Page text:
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State power over corporates all set to increase

By Somasekhar Sundaresan
October 11, 2010 16:54 IST
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The Parliamentary Standing Committee on Finance has recently submitted its report on the Companies Bill, 209 (Companies Bill).

The suggestions and recommendations of the committee may or may not find its way into the legislation that would eventually get passed.

However, the direction in which the Companies Bill is headed is one of increasing intervention of the State into corporate affairs.

Interestingly, the Standing Committee has noticed that there is an "excessive role and scope for delegated legislation" i.e. a large role for government to legislate and has said that the Ministry of Corporate Affairs (MCA) should reconsider this issue.

In other words, the Companies Bill seeks to empower the government to make rules and regulations on various issues – thereby giving government a greater role and say in corporate affairs, instead of setting out the law as far as possible in the Companies Bill itself so that government's role is not large. 

In this regard, the Committee noticed that the words "as may be prescribed" occur 235 times in the Companies Bill.

The Committee believes that the Companies Bill "needs to have a futuristic vision" and that all contemporary and emerging issues including anticipated problems concerning the corporate sector should be appropriately addressed in the Companies Bill.

However, it has barely managed to get the MCA to remove just about 25 issues from the list of items where the government can get prescriptive on its own.

The Committee seems to suggest that an inspector of the MCA ought to have the power to conduct a search and seizure of books and records of any company (popular term: "raid") without the check and balance of having to obtain an order from a magistrate – the standard safeguard of magisterial oversight is contained even in special legislation such as the Securities and Exchange Board of India Act, 1992 (SEBI Act).

The inspector is also allowed to retain books of accounts and records of the company for a period of 180 days, extendable by another 180 days – clearly a specific interventionist power being vested in yet another government agency.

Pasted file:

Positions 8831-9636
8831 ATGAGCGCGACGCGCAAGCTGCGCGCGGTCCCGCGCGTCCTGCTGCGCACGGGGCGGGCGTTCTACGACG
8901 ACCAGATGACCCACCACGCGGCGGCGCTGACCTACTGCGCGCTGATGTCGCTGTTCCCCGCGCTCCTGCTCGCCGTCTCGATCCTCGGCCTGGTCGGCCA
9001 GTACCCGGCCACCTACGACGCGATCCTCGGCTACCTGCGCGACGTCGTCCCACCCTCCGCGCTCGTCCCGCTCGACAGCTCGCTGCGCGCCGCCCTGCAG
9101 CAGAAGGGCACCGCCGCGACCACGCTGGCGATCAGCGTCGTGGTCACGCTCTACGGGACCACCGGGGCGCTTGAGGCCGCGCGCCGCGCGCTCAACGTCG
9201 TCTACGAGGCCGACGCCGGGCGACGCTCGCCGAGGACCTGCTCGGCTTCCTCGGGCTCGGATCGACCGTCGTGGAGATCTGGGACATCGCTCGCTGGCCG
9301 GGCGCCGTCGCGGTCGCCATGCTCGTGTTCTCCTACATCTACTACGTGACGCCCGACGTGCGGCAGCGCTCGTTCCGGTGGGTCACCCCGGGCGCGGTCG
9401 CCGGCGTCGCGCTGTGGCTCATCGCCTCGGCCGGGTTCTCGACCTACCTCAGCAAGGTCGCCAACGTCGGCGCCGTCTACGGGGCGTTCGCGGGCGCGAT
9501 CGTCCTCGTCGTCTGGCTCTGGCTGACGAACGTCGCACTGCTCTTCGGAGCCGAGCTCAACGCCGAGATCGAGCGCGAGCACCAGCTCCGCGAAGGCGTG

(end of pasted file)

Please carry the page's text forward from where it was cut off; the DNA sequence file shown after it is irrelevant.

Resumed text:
The Committee also seems to have lost the plot with corporate governance - confusing the role of the MCA with the role of other specialized regulators. The Committee has expressed its "desire that other significant and substantive matters included in….the Listing Agreement prescribed by SEBI may also be mandated for listed companies and considered for including…in the Bill."

In other words, the Committee wants the Companies Bill to replicate and contain provisions relating to corporate governance, rather than leave regulation of listed companies to SEBI, the specialised regulator designated for this purpose.

In doing so, instead of taking a hard look at the corporate gov-ernance mechanism administered by SEBI, the Committee has simply sought to adopt whatever SEBI is doing in this area, and worse, to write even greater legislation atop this structure.

"Many brush aside… Satyam…as…one-off. However, this…needs to be seen as a watershed event for … Independent Directors," the Committee's report states.

Yet, the Committee has lost the opportunity to ask an existential question – whether the current regime of using the office of the "independent director" is at all effective or whether it is fundamentally flawed.

Worse, the MCA is now being given a greater say under company law on defining the role of independent directors – a provision in the Companies Bill will state that the "role, duties and functions of independent directors shall be such as may be prescribed by the Central Government". 

Therefore, this is one of the 235 areas in which the MCA has been given powers to be prescriptive on what independent directors are expected to do.  The Committee wants the MCA to do more in this area.

The report states: "The government should, therefore, prescribe precisely their mode of appointment, their qualifications, extent of independence from promoters / management, their role and responsibilities as well as their liabilities…. A provision may also be made for their rotation by restricting their tenure in a company to say, five years."

Curiously, SEBI and the Reserve Bank of India were heard by the Committee about the need to avoid regulatory overlap. The report says: "It was their (SEBI's) plea that the provisions in respect of specified matters, irrespective of the chapters they are located, may be dealt with by SEBI or Government as the case may be, which would remove regulatory gaps, overlaps and inconsistencies in regulation."

The RBI too pointed out the need for a specific provision stating that in the event of a conflict between company law and banking regulation, the latter should prevail – a provision contained in the Companies Act, 1956, which is being deleted.

Yet, the Committee seems to have been taken in by the MCA's response that the Irani Committee had stated that the perception that regulatory jurisdictions ought to be demarcated is misplaced.

The Committee had reproduced the MCA's arguments in favour of defining specific securities legislation concepts such as "insider trading" and "takeovers" in the Companies Bill. Although the Committee seems to conclude that there should be "no jurisidictional overlap or conflict, there is no specific recommendation whatsoever from the Committee on deletion or insertion of specific provisions to ensure that regulatory overlap is obviated.

The author is a partner of JSA, Advocates & Solicitors. The views expressed herein are his own.

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Somasekhar Sundaresan
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